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A pianist for the ages

Wild The world has lost a great virtuoso pianist, Earl Wild. Wild, who died Saturday at 94, was remarkable for a number of reasons. He played in public right up until a couple years ago. He had a formidable technique, and he played in the epic, lavish style of many of the old-fashioned virtuosos, pianists associated with classical music's golden age.

But you could not call Wild a "link" to a bygone tradition. "I think the only link we should talk about is the missing link, and I don't know who that is," Wild wisecracked to The Buffalo News in 2001. "Journalists do that. Every time a pianist is my age, they always think that if he had any talent, he's a link."

Known for taking big chances on stage before big crowds, Wild laughingly denied any pre-performance jitters.  "My nervous system was like an insect," he told The News. "It's a marvelous nervous system. It can withstand anything." 

A journalist's dream, Wild reminisced freely during that same interview about playing for President Franklin D. Roosevelt. "He liked to sit by the piano and watch my fingers," he said. "And so I would always play fast pieces." 

He also recalled playing at John F. Kennedy's inauguration. "It was a terrible night and I had to get out of the automobile in the park by the zoo and walk up the hill and thumb a ride in my tails and traffic was stopped," he said, giggling a little. "Thank God I started early. I was soaking wet up to my waist."

Wild was handsome in a rugged, white-haired, Robert Frost sort of way. Wherever he went, he created a stir. Late in his life he developed an affection for Buffalo. He came here in 2001 to play on the Ramsi P. Tick Memorial Concert Series, and it was an outrageous, over-the-top concert that had everyone buzzing. He was supposed to have given an encore performance a couple of years later, but illness prompted him to cancel.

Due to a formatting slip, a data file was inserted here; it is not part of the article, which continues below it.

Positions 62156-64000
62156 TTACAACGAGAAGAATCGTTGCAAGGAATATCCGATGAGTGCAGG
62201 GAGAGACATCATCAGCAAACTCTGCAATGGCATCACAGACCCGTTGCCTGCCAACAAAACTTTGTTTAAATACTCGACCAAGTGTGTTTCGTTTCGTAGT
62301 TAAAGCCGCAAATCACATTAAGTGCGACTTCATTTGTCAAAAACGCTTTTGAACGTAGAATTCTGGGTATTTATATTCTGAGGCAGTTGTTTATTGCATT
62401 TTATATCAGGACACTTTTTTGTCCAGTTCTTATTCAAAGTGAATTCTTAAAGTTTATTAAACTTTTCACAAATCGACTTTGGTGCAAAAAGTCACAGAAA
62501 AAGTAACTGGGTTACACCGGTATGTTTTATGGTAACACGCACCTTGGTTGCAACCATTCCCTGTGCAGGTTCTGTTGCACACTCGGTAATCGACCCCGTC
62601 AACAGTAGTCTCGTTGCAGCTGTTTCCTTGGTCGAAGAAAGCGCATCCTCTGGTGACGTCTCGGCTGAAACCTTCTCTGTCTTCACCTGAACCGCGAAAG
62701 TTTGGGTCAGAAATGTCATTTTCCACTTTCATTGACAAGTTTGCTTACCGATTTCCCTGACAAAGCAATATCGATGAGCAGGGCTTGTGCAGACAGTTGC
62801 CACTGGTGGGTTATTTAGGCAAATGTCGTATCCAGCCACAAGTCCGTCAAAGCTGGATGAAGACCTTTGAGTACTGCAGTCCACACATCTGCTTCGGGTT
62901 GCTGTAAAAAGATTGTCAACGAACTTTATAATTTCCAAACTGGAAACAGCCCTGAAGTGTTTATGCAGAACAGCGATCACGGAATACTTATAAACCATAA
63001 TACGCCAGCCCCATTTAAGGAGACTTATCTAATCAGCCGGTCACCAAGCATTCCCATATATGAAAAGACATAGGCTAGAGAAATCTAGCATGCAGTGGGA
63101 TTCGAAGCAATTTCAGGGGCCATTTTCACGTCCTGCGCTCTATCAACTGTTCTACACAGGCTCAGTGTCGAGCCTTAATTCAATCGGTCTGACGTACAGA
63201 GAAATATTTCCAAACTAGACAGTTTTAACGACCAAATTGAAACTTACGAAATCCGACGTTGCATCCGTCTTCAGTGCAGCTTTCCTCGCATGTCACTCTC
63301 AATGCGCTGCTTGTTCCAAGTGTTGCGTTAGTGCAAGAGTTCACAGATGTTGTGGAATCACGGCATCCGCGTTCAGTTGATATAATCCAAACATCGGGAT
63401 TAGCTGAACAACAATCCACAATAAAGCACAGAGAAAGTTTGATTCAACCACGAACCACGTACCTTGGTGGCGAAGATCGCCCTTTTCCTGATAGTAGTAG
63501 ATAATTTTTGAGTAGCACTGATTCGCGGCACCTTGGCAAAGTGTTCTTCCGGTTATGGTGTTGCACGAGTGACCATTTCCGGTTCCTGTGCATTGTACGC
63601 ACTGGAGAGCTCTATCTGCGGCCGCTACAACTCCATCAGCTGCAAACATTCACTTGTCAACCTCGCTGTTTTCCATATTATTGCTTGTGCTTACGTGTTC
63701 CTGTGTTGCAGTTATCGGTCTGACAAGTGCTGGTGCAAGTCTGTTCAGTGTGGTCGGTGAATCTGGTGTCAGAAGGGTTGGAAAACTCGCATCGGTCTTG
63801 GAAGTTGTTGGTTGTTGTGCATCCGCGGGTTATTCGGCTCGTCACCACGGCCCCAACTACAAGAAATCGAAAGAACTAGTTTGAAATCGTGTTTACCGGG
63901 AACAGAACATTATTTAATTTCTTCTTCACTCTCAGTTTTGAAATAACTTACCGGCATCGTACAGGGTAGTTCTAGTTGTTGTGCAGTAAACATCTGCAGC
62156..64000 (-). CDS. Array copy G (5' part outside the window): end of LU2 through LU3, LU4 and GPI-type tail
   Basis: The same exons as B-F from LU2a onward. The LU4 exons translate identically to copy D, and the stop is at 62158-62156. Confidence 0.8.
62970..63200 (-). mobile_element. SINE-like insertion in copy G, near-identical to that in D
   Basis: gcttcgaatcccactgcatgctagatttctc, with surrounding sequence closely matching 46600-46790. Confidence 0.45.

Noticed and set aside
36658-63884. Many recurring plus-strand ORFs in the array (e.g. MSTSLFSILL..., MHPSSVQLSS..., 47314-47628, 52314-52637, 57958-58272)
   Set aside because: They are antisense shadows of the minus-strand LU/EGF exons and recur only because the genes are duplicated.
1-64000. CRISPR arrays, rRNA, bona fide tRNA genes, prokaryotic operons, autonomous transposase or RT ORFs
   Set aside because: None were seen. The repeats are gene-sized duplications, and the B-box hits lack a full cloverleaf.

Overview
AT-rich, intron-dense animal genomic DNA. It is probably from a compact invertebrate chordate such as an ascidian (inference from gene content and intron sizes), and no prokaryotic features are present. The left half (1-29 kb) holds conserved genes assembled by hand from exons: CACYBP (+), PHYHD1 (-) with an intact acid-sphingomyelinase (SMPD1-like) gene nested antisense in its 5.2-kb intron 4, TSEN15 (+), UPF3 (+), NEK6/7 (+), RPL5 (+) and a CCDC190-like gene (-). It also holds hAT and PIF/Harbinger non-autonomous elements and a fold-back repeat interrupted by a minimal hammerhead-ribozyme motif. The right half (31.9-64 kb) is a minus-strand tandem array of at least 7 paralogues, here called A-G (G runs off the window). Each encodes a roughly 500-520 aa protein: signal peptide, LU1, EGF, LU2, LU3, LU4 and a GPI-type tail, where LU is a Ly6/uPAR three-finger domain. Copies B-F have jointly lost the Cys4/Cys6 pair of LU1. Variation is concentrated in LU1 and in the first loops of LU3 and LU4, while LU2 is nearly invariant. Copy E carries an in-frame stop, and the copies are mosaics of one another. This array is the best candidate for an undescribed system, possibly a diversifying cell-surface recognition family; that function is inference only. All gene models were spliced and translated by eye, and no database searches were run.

Meanwhile, he came to visit several times, recording several albums on his Ivory Classics label here at Holy Trinity Lutheran Church, where the Tick concerts were held at the time. The CDs are available on his Web site and through these performances, his friendship with Buffalo will live on. Two years ago, Wild also readily consented to talk to me for the book I am working on about Buffalo native Leonard Pennario. They did not know each other well but Wild joined Pennario one year on the jury of the Van Cliburn Competition.

"How old is Leonard now?" I remember Wild asking me.

"He's 83," I said.

"Oh," Wild laughed. "He's a baby."

Earl Wild was a magnificent pianist and a wonderful man. His memoirs are scheduled to be published this year by Carnegie Mellon Press.

— Mary Kunz Goldman

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